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Best known as the first woman elected chief of the Cherokee Nation, Wilma Mankiller was an activist for Native American and women's rights.

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Best known as the first woman elected chief of the Cherokee Nation, Wilma Mankiller was an activist for Native American and women's rights.

Post  MISPLACEDBUCKEYE on Wed Oct 22, 2014 5:31 pm

• I want to be remembered as the person who helped us restore faith in ourselves.

• We are a people with many, many social indicators of decline and an awful lot of problems, so in the fifties they decided to mainstream us, to try to take us away from the tribal landbase and the tribal culture, get us into the cities. It was supposed to be a better life.

• Most people like to deal with us as though we were in a museum or a history book.

• There were a significant number of people in this country that were still questioning whether Indians were human.

• Western movies always seemed to show Indian women washing clothes at the creek and men with a tomahawk or spear in their hands, adorned with lots of feathers. That image has stayed in some people's minds. Many think we're either visionaries, `noble savages,' squaw drudges or tragic alcoholics. We're very rarely depicted as real people who have greater tenacity in terms of trying to hang on to our culture and values system than most people.

• We've had daunting problems in many critical areas, but I believe in the old Cherokee injunction to 'be of a good mind.' Today it's called positive thinking.

• Individually and collectively, Cherokee people possess an extraordinary ability to face down adversity and continue moving forward.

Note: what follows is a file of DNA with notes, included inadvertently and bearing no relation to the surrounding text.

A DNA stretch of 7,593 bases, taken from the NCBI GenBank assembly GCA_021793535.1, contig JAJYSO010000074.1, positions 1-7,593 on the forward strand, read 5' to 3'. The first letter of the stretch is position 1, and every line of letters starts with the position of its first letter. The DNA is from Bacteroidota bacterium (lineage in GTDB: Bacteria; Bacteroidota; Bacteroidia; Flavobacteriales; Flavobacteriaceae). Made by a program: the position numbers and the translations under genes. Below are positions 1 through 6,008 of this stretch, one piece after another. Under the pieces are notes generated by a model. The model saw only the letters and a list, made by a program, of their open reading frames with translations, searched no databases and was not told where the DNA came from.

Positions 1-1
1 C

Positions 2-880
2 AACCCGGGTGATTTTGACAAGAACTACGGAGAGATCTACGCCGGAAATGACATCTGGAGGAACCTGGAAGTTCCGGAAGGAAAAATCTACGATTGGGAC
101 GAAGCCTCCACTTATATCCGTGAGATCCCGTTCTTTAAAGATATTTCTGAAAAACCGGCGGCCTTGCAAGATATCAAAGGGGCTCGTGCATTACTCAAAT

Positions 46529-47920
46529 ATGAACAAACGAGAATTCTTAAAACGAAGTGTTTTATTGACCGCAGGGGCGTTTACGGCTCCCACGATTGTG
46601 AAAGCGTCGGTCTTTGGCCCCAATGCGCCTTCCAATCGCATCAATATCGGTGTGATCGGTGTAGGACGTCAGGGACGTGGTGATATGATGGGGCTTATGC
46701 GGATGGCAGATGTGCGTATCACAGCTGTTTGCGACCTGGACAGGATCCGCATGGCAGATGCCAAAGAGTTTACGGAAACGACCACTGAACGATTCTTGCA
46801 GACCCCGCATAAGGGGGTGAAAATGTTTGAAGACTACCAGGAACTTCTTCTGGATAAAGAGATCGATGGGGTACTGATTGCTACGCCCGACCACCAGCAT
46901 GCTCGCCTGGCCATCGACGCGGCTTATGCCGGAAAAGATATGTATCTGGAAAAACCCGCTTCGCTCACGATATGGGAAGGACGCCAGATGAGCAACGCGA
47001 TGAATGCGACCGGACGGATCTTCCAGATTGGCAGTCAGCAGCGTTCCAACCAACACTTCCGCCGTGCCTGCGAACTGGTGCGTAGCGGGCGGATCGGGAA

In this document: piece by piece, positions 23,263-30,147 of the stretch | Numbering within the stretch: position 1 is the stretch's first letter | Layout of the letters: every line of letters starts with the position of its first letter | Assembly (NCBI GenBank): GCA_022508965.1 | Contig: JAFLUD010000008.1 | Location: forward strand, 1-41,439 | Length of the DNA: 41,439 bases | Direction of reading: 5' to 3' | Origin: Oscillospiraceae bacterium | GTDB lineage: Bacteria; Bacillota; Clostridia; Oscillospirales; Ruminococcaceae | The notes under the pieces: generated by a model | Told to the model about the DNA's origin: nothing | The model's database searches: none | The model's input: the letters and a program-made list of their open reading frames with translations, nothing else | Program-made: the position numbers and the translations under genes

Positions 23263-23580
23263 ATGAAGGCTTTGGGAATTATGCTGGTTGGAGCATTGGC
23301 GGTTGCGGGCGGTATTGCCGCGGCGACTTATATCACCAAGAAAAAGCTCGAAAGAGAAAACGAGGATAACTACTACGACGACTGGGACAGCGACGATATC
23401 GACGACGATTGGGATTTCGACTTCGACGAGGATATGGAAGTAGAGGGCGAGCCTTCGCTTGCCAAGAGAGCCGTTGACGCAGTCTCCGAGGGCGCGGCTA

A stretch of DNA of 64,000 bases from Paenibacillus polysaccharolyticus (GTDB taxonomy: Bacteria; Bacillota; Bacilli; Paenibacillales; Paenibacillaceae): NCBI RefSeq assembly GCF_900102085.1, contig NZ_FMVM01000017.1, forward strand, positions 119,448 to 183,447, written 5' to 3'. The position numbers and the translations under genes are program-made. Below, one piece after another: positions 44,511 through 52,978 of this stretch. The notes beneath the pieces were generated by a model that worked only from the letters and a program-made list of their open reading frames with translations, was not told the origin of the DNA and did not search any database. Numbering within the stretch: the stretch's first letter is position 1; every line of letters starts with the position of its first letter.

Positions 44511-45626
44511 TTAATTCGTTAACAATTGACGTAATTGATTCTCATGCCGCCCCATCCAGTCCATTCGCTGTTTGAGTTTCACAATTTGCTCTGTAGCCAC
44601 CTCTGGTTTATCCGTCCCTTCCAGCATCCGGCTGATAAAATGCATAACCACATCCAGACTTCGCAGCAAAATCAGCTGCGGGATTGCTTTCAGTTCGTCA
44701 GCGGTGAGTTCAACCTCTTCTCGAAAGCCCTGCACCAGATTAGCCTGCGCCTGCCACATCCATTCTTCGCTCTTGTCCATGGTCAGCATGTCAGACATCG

• I came to the position with absolute faith and confidence in our own people and our own ability to solve our own problems.

• The secret of our success is that we never, never give up.

• We must trust our own thinking. Trust where we're going. And get the job done.

• There are the extremes on both sides. There are those who have turned their backs on being Cherokee. Then we have a few who refuse to speak much English and think children should only play stickball, not baseball or football. They are suspicious of the non-Indian world, thinking too much assimilation will cause one to stop thinking Cherokee.

• There are a whole lot of historical factors that have played a part in our being where we are today, and I think that to even to begin to understand our contemporary issues and contemporary problems, you have to understand a little bit about that history.

• In Iroquois society, leaders are encouraged to remember seven generations in the past and consider seven generations in the future when making decisions that affect the people.

• I don't think anybody anywhere can talk about the future of their people or of an organization without talking about education. Whoever controls the education of our children controls our future.

• Growth is a painful process.

• Everybody is sitting around saying, 'Well, jeez, we need somebody to solve this problem of bias.' That somebody is us. We all have to try to figure out a better way to get along.

• Prior to my election, young Cherokee girls would never have thought that they might grow up and become chief.

• I've run into more discrimination as a woman than as an Indian.

• It was on Alcatraz...where at long last some Native Americans, including me, truly began to regain our balance.

• One of the things my parents taught me, and I'll always be grateful for the gift, is to not ever let anybody else define me.

• I experienced my own Trail of Tears when I was a young girl. No one pointed a gun at me or at members of my family. No show of force was used. It was not necessary. Nevertheless, the United States government through the Bureau of Indian Affairs, was again trying to settle the 'Indian problem' by removal. I learned through this ordeal about the fear and anguish that occur when you give up your home, your community, and everything you have ever known to move far away to a strange place. I cried for days, not unlike the children who had stumbled down the Trail of Tears so many years before. I wept tears that came from deep within the Cherokee part of me. They were tears from my history, from my tribe's past. They were Cherokee tears.

Posts : 6287
Join date : 2012-06-19
Age : 61

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